For a really nice visual exploration of what G+ is - as well as a creative use of the platform for storytelling, take a look at this photo set from Vincent Wong:
An early watcher developed a blog called PlusHeadlines.com and developed a point of view titled "How I See Google+ as Unique" which is worth looking at as well.
What has been fascinating to me is how the Google+ team has fanned out across the platform not only to observe how people are using the site, but to interact and engage with them. The Hangout group video chat feature has been particularly helpful as they've had some interactions with me and my team, for example. And in doing so, Google+ is changing right before our very eyes, making near-realtime tweaks based on customer feedback. The product has been live for 90 days and they've made 91 documented changes.
Hangouts On Air - group video chat had been limited to 9 people; now you can broadcast your conferences so others can watch and follow along.
Extras for Hangouts:
The ability to sketch/doodle
Named Hangouts for public events
Availability of the Hangouts API
The last one was a particularly sensitive improvement, as Google was taken to task for being a search engine company (even though it's much more) that didn't integrate search into its platform. That has been amended.
How Does it Work?
Rather than me trying to explain what it is, I'll leave it to the Google+ team to explain it directly via video. I've created a playlist that includes a quick look at the overall system, Circles, Hangouts, Instant Uploads and Messenger:
Circles really are a nice feature of the platform. They're intuitive, you can name them whatever you want, put people in more than one, move them around easily and are visually appealing to play with. They do take a little while to get used to and can be overwhelming, but my advice is to pay attention to them and create your Circles early, to help you think about who you're listening to and posting to. It will save you a lot of trouble down the line.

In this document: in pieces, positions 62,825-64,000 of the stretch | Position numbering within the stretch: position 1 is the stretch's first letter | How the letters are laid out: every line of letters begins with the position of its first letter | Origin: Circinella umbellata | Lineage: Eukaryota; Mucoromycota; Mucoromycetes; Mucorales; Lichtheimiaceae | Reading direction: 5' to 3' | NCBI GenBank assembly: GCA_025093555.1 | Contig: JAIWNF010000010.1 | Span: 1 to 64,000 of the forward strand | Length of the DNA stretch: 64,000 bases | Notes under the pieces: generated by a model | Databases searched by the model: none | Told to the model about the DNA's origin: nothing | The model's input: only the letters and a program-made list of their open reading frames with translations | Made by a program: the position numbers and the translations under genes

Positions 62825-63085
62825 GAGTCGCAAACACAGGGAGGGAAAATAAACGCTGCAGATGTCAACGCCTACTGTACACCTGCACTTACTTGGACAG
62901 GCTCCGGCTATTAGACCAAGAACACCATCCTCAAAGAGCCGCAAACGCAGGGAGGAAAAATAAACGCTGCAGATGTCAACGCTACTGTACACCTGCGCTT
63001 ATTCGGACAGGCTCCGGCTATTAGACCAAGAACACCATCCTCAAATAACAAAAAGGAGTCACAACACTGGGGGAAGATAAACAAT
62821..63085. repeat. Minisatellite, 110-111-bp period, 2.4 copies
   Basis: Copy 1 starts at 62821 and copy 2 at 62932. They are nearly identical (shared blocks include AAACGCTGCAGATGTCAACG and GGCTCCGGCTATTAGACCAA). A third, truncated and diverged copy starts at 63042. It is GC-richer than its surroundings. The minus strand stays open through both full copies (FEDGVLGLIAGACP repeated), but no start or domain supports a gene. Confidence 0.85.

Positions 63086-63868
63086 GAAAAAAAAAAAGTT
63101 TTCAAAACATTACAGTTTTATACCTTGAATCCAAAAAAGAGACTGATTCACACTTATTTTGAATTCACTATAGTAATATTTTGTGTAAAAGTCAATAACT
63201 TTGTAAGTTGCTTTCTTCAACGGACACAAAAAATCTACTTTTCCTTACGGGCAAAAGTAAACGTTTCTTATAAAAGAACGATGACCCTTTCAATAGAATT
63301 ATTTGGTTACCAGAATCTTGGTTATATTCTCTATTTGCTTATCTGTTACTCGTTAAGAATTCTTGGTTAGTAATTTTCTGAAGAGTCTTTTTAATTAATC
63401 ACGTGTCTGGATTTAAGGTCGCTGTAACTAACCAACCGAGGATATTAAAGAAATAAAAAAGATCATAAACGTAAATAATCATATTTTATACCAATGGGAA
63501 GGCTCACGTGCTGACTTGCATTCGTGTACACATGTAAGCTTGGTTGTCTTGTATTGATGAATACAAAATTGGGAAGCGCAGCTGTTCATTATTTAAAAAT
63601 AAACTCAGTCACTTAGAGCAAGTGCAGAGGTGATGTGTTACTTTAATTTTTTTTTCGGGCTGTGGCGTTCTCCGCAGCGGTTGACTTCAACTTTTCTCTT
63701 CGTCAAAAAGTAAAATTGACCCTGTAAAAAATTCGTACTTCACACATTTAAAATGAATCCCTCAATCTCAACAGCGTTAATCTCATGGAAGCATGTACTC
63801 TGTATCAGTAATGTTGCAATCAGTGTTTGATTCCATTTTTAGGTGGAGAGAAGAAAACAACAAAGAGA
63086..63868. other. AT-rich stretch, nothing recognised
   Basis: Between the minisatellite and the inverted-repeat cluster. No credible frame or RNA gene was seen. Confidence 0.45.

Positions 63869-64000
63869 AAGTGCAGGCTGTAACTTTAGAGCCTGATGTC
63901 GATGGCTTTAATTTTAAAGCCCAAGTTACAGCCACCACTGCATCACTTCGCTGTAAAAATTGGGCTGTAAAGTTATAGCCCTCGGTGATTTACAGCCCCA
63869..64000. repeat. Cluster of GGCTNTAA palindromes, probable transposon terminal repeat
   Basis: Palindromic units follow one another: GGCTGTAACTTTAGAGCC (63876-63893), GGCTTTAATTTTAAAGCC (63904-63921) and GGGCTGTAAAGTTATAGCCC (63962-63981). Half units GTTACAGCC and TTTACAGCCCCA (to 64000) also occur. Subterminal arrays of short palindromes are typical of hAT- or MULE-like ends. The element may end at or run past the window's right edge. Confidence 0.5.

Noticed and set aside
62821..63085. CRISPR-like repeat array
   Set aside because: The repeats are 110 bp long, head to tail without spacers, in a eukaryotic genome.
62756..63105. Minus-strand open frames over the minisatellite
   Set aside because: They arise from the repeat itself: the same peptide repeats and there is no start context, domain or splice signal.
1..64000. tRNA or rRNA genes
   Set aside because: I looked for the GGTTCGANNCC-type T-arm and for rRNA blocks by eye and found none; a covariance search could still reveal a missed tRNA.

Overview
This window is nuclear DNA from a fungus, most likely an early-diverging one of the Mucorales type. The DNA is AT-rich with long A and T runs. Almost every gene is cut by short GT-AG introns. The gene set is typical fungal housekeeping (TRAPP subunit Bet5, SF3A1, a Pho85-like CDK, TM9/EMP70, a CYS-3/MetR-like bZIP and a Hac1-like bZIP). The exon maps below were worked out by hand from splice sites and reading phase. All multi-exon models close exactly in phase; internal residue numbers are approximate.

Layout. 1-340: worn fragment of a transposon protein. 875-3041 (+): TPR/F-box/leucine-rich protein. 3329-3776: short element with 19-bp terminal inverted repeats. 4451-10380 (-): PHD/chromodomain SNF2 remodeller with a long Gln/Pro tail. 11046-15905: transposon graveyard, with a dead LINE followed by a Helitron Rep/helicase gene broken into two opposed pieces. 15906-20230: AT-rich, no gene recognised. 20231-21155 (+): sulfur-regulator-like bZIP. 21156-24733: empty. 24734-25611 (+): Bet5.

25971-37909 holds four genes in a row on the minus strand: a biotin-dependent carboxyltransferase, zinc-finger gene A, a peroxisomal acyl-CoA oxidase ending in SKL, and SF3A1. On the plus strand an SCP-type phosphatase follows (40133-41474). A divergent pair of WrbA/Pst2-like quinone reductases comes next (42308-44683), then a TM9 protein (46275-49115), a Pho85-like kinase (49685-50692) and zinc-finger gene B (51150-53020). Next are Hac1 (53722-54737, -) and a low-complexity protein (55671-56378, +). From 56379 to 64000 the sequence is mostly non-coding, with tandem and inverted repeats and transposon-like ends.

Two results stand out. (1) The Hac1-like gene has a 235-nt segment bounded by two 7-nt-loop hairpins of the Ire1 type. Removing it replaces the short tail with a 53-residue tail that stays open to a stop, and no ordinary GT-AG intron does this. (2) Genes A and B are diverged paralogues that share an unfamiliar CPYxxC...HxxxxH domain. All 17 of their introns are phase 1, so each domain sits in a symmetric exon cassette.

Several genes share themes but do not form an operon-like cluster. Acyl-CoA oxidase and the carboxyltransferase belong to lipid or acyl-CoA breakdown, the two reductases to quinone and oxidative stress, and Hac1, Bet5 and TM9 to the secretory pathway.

When you begin posting on Google+, one of the major benefits it offers is that you can target your updates to certain Circles, individuals or the public - and your post can be of any length. I've seen examples of short, Twitter-like updates both with and without media attached (such as photos, videos or links). And I've also seen extraordinarily long updates that are more blog-like in nature. The beauty of Google+ is that the platform is completely flexible depending on what you need.
Other features that make it user friendly include the ability to block a person who may not be welcome in your Circles (you don't have to follow everyone to see their updates - they can post on your site; blocking prevents that). Also, there are a number of rather "noisy" individuals who not only post frequently, but whose posts are commented on to a high degree; if you've commented, you'll be repeatedly notified of the updates. A way to prevent that is to "Mute" the post. A rather handy trick.